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    New Satellite Measures Rain, Snow From Space to Enhance Forecasting

    By Erin Cassidy, AccuWeather staff writer
    February 26, 2014, 3:23:29 AM EST

    Rain and snow observations are about to become more sophisticated thanks to a new satellite that will be cruising 253 miles above Earth.

    Global Precipitation Measurement (GPM) is an international satellite mission to provide worldwide observations of rain and snow every three hours. NASA and the Japanese Aerospace Exploration Agency (JAXA) will launch the GPM Core Observatory satellite on February 27 (scheduled) from Tanegashima Space Center in Japan. The GPM Core Observatory will build on the Tropical Rainfall Measuring Mission (TRMM, launched 1997), which measures rainfall in the tropics, by extending measurements to cover the globe from the Antarctic Circle to the Arctic Circle.


    GPM will help provide uniform, global observations of rain and snow that are difficult to obtain from ground measurements. Data from the GPM Core Observatory will help improve our understanding of the water cycle and its links to climate change. Data will also help improve hurricane monitoring and prediction, enhance weather and climate computer models, help improve forecasting of floods, droughts and landslides, contribute to better agricultural crop forecasting and help scientists better predict changes in fresh water supplies.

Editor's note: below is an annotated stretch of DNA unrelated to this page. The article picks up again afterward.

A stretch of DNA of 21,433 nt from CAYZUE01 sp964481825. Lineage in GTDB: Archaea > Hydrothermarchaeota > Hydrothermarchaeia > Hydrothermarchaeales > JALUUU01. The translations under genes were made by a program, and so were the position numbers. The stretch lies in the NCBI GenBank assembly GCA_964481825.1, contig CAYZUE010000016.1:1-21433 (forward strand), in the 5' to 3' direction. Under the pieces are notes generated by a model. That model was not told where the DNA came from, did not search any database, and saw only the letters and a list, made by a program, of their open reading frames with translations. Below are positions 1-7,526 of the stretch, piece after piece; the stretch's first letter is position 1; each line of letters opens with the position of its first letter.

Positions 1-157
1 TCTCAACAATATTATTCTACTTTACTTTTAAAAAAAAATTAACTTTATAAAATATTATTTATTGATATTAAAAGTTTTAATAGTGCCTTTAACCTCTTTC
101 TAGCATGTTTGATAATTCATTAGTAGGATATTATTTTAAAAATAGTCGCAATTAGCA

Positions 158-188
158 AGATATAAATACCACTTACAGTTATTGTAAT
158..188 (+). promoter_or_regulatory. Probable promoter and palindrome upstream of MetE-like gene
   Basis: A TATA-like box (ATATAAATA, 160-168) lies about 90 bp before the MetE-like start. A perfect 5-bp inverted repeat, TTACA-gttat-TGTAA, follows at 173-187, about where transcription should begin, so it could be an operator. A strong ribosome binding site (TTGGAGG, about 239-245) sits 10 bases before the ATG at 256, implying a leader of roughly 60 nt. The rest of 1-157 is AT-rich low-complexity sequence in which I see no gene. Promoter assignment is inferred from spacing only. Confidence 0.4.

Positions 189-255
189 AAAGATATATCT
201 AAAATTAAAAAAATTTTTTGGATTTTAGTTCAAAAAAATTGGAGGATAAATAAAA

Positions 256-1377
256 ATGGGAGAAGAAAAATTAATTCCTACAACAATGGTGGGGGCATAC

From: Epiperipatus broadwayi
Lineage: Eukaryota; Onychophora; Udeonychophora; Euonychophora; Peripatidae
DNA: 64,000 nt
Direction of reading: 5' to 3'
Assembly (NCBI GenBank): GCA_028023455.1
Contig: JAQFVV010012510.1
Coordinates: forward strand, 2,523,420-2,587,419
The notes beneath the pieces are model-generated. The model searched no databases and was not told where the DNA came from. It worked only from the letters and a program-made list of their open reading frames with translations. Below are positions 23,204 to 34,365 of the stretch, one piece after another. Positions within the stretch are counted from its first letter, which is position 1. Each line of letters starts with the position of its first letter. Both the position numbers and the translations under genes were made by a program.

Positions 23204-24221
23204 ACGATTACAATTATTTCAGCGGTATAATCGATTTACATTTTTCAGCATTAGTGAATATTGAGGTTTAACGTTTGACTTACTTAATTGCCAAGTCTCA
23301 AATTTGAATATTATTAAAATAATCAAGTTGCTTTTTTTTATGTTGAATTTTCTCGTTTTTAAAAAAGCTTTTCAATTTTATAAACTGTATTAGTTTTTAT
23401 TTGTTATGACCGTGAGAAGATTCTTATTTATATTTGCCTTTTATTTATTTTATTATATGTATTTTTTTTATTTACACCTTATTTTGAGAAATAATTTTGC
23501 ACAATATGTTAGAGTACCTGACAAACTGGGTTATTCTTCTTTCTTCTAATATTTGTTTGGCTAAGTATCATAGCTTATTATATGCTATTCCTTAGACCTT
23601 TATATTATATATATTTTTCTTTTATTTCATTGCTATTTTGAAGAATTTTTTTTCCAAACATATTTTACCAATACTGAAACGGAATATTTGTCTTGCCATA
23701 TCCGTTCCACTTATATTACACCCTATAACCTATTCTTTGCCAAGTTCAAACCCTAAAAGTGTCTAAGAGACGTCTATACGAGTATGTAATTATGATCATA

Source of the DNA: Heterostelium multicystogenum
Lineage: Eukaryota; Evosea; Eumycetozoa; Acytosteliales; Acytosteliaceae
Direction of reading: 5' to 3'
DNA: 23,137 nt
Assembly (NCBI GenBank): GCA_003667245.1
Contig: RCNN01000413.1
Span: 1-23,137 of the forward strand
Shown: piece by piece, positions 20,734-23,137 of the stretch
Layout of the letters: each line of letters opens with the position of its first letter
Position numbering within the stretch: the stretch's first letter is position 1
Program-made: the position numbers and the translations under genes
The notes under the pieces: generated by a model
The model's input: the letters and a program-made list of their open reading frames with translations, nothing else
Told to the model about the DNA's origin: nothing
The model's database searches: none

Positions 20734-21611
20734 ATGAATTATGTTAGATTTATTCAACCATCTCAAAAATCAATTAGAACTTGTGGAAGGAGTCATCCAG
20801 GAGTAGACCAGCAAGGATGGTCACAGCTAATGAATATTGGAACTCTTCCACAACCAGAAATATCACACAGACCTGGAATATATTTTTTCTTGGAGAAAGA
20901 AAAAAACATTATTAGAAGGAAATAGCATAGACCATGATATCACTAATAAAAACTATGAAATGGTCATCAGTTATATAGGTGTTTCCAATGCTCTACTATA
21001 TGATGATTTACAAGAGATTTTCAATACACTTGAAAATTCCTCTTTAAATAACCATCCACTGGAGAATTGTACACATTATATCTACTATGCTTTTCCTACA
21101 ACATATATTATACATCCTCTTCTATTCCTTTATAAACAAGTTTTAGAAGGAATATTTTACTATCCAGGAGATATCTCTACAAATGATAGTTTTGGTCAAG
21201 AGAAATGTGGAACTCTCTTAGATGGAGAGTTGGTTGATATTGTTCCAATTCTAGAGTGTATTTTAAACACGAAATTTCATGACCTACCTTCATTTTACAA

Fast facts about the GPM Core Observatory:

    - It is the largest satellite assembled and tested at NASA Goddard Space Flight Center. - It will fly at an altitude of 253 miles, covering an area spanning from the Antarctic Circle to the Arctic Circle. - It will measure rain and snow using two instruments, the GPM Microwave Imager (GMI), which detects different kinds of precipitation, and the Dual-frequency Precipitation Radar (DPR), which provides information about the three-dimensional structure of precipitation.

    Check out this video from NASA to learn more about the GPM Mission and its goals.

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